The theory of Prompt Corrective Action comes from the banking industry. In that world, banks and thrifts have the ability to raise capital from external sources through sales of stock or subordinated debt which can provide the needed capital when they are presented with a crisis or an opportunity. These options do not exist in the current credit union capital structure. The top of the ratio, capital, comes only from retained earnings.

The Current Conditions
At the present time, credit union capital grows about 9.5 to 10% per year (see graph on page 6). That would be the maximum asset growth that credit unions could support and still retain their capital ratio. At midyear 1999, new member growth in credit unions was running over 5%. The cost of funds is about 4%. So if a credit union just kept up with general market trends, then they would be using up all of their "capital capacity" before they reach out for new opportunities.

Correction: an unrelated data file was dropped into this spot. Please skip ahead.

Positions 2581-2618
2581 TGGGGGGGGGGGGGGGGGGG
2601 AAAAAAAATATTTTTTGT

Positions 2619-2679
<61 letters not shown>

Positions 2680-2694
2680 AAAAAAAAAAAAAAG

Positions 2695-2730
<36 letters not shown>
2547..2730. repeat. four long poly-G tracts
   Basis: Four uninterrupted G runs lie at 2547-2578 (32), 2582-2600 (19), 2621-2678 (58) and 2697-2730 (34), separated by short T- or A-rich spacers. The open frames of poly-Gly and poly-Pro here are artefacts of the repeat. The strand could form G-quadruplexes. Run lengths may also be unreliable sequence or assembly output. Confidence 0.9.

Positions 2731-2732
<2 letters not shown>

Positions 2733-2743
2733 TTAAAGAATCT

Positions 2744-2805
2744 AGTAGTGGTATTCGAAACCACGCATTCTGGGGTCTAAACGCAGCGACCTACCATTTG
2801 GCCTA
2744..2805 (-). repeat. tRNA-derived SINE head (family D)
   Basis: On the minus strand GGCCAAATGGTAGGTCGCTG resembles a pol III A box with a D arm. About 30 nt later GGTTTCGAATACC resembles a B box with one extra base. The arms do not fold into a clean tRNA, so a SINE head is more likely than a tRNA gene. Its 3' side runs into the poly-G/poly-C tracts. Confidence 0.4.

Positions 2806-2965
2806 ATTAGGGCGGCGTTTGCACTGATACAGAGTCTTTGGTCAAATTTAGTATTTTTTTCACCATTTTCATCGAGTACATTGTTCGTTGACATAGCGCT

These new opportunities are certainly there. The restructuring of the banking and thrift industries where the vast majority of assets are held by a small number of national or super-regional firms, is leaving many communities without locally owned options. San Diego, California; Tampa and Jacksonville, Florida; and San Antonio, Texas are just some of the communities where credit unions are the largest local depository institution.
Moreover, the realignment of the financial services industry driven by the Internet and new competitors is offering growth opportunities of double digits per month. The growth of home banking accounts is estimated to be over 65% per year for the next five years. New products and service options are causing consumers to look for new solutions. Many credit unions are part of this innovative wave.

Leaders Focus on Member Service